A newly discovered ransomware operator dubbed Ransomed.vc claims to have breached the Sony network and exfiltrated mass amounts of company data which is now being offered for sale on the dark web.
“The group also posted a file tree of the entire leak, showcasing around 6,000 files. For the researchers, this is relatively small, if “all of Sony systems” were compromised. Still, the file tree shows “build log files”, some Java resources, and HTML files. Plenty of the stolen files were in Japanese, it was noted,” Tech Radar reports.
The group is noted for employing a unique twist on the double extortion scheme by threatening to report victims for GDPR violations to EU authorities if they didn’t pay a ransom demand.
“In essence, Ransomed VC is leveraging the fear of these substantial fines to extort money from companies. This is an unusual approach, as most extortion or ransomware groups typically focus on encrypting data and demanding a ransom for its release, rather than exploiting data protection laws for financial gain.”
Takeaway: Sony is in a pickle for sure, and they understand all too well the risk of sensitive internal documents being leaked by attackers, as they have been burned by that flame before.
Today's more complex ransomware and data extortion operations are multi-staged attacks where the threat actors are looking to infiltrate as much of the targeted network as possible while exfiltrating sensitive data along the way to be used as leverage.
They threaten to expose the stolen data to put more pressure on the victim to pay the ransom demand and receive the decryption key to restore their systems. In some cases, the attackers will demand an additional payment for the stolen data in addition to the initial ransom.
While Sony has not released any details on the attack, we can assume that RansomedVC likely presented a ransom demand that was not met, which is why the data is being offered for sale.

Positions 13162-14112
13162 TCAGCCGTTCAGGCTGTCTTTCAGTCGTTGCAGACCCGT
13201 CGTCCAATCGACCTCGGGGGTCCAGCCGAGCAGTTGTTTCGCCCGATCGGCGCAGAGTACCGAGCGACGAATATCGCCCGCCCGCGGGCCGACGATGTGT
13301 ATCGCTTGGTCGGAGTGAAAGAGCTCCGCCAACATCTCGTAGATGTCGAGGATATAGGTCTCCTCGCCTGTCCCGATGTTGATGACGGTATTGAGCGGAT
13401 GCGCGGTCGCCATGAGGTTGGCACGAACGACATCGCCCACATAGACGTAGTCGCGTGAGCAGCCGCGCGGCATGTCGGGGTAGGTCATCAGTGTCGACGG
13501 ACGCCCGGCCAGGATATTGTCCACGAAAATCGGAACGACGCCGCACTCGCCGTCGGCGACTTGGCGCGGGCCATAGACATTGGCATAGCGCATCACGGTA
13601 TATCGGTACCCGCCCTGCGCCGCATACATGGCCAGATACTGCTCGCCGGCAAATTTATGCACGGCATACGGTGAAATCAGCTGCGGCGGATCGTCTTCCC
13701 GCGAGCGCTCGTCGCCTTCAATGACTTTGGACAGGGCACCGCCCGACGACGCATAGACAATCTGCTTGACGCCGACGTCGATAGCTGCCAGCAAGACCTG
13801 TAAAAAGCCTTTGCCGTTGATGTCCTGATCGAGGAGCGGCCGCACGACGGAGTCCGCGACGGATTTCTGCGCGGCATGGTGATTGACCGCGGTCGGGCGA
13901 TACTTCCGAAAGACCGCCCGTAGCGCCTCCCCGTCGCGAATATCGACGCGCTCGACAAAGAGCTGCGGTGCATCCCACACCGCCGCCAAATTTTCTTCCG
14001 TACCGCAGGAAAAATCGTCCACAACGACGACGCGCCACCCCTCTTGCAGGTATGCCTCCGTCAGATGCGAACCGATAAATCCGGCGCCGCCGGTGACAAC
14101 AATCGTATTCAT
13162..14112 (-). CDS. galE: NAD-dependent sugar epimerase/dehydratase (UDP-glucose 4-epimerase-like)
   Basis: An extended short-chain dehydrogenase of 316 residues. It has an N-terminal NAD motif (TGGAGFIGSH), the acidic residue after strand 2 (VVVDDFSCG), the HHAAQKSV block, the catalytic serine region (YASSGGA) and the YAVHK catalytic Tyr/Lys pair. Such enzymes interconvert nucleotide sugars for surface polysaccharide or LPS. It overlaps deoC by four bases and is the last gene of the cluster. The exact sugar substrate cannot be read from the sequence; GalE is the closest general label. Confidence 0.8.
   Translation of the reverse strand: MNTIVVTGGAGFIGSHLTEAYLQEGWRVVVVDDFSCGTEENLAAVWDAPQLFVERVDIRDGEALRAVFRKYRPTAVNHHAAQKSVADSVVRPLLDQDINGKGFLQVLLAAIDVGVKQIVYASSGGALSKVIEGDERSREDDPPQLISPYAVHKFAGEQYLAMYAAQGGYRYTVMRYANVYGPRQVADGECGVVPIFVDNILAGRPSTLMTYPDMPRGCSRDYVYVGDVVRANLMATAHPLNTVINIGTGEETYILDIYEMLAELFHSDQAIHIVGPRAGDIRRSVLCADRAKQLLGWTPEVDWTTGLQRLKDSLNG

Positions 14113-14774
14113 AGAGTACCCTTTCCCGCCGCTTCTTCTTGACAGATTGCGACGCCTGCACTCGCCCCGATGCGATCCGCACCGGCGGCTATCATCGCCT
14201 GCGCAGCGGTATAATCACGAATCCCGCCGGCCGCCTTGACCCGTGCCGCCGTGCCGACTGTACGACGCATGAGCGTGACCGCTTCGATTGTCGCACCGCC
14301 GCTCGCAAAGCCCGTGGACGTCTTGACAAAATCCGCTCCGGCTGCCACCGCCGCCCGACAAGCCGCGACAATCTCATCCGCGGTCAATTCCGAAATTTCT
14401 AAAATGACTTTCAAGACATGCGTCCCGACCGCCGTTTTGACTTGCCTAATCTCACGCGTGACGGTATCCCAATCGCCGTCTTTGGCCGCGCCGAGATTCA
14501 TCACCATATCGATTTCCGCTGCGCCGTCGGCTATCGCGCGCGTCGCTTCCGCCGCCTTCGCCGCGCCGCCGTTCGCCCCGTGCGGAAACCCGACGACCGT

The threat to expose Sony to possible regulatory sanctions under GDPR is yet another twist on the double extortion scheme, but RansomedVC are not the first to innovate on the double extortion gambit.
Earlier this year, the Snatch ransomware gang threatened to give cyber insurers details of how they infected victims in order to nullify coverage if those victims refuse to pay the ransom demand.
Other variations leveraged by threat actors include threats to inform insurers of infection vectors, threats to notify the victim’s customers their data has been breached, threats to attack customers and business partners, threats of denial of service (DoS) attacks and more.
The threat to expose victim organizations to regulators if they fail to pay could put victims in a tricky situation when considering the best course of action following a successful ransomware attack.
For example, if a victim organization did decide to pay a ransom because they believe that the attack would subject them to regulatory fines, they could be putting themselves in legal jeopardy for withholding material information from regulators, from their insurer, and from stakeholders.
No organization should ever entertain any offer of collusion with attackers. By doing so they would expose their organizations to a degree of legal jeopardy that simply is not worth contemplating.
Halcyon.ai is the industry’s first dedicated, adaptive security platform that combines multiple advanced proprietary prevention engines along with AI models focused specifically on stopping ransomware – talk to a Halcyon expert today to find out more. Halcyon also publishes a quarterly RaaS and extortion group reference guide, Power Rankings: Ransomware Malicious Quartile (PDF).